Now, once we have this, we're going to fold down this top flap on the front, flip it over, and then also do the exact same thing on the back. So all of those are now face-down. Once we've folded those two flaps down, we're now going to make another set of kite folds. We're going to fold this edge right here down into the middle line. And also on the opposite side, we're going to fold this down into the middle line as well. Do that on the front, flip it over, and then we do the exact same thing on the back. We fold that over there, and we fold that over on the other side as well.
Now, the next step, we're going to get the wings out of the side flaps right here. So we've got a front flap on the bottom and a back flap. But the important part right now is we're going to work with this side flap. So keep the whole model flat to the table like this. And we're going to take this side flap, and I'm going to do what's called an inside reverse fold, in which I'm going to pick it up and reverse the crease along the spine of the paper. I'm going to slide it out, like this. So this is the shape that we're looking for for the wing. So it started down, right in here, and I picked it up and sort of rotated it out so it has a nice side flap for the wing. Do that on both sides, just like this. And that'll give us the two wings.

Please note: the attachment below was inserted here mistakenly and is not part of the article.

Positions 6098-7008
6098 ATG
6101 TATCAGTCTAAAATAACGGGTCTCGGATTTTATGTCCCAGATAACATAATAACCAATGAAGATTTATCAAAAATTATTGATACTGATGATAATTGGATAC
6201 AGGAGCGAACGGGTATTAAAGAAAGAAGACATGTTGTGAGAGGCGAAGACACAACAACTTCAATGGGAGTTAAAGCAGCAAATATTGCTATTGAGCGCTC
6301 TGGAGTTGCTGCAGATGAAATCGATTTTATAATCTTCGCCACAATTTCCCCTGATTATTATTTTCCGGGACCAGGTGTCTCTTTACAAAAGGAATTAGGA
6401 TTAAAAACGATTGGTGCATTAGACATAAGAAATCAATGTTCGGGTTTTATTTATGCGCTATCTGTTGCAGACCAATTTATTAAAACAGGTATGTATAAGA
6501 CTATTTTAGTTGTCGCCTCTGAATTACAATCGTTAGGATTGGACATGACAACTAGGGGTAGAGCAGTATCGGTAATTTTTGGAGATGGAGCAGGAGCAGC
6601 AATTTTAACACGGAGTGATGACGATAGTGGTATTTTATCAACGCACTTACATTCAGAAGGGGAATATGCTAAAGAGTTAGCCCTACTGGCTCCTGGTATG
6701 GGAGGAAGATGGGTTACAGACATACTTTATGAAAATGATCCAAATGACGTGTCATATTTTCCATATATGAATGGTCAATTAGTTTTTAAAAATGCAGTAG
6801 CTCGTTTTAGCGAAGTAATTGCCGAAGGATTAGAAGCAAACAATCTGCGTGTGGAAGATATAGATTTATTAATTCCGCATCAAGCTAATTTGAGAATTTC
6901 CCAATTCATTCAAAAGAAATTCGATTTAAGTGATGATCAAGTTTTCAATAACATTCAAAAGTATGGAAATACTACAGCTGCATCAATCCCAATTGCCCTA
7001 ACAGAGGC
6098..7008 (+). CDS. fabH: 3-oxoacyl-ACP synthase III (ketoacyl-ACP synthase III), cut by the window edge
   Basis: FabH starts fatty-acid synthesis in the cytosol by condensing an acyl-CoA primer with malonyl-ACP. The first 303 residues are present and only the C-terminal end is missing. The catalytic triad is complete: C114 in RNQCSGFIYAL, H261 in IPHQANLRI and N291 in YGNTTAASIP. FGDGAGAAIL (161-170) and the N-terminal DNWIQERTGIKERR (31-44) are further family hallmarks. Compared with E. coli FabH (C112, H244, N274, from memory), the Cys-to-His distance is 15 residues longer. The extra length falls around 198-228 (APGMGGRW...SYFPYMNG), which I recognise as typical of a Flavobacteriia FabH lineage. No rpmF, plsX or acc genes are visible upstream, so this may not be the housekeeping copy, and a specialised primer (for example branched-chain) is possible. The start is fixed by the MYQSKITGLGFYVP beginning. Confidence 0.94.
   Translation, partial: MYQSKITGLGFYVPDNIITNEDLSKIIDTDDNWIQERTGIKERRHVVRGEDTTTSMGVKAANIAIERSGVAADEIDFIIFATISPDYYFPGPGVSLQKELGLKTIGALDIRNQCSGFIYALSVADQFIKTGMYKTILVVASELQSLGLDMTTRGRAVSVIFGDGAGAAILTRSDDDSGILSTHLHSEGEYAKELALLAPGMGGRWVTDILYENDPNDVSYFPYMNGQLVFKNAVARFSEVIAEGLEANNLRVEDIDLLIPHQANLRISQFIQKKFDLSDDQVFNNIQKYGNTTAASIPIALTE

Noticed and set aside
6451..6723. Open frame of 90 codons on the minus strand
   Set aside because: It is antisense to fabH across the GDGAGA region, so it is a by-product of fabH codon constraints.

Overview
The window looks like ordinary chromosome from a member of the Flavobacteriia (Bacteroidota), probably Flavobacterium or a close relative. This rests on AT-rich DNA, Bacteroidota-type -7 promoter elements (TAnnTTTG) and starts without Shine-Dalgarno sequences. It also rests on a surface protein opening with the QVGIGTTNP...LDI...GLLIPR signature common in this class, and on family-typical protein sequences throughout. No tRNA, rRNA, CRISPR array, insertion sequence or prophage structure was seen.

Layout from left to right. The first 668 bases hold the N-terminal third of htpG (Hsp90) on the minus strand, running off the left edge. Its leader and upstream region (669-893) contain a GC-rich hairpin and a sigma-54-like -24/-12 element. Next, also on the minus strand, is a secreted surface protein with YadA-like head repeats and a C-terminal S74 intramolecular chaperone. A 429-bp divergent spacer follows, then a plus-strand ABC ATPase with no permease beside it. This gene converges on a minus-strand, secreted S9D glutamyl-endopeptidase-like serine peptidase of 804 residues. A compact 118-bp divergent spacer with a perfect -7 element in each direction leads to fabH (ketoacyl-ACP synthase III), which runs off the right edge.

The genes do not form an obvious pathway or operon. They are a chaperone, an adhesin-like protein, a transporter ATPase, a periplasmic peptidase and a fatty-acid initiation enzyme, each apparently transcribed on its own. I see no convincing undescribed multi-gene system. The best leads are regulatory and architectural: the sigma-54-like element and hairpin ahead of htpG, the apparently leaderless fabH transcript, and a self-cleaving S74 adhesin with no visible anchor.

And then next, we're going to fold this tip down, not too far, right about here. Fold it down so that the top comes down to these two points right here, so that those two touch. And this is going to be a pleat fold. So go ahead and fold it back up, about that far. And that's going to be a beak that we're going to use right there. And then, fold the whole flap down below where we made the pleat fold. So when that whole flap comes down, right there, once we get that done, you'll be able to see the face of the owl, just like that. And the paper wants to maybe pop up a little bit, and that's all right; just go ahead and give it a good flattening.
And the last step, we're going to fold the bottom up just enough so that we have two little sets of feet. Because there's two sheets of paper there and you can see how the two little feet sort of emerge right there on the back from the tail. And that, we got all those folds. That is the finished origami owl. And if you want, it even has the wings that can fold down for when he's resting.
So that is the finished origami owl.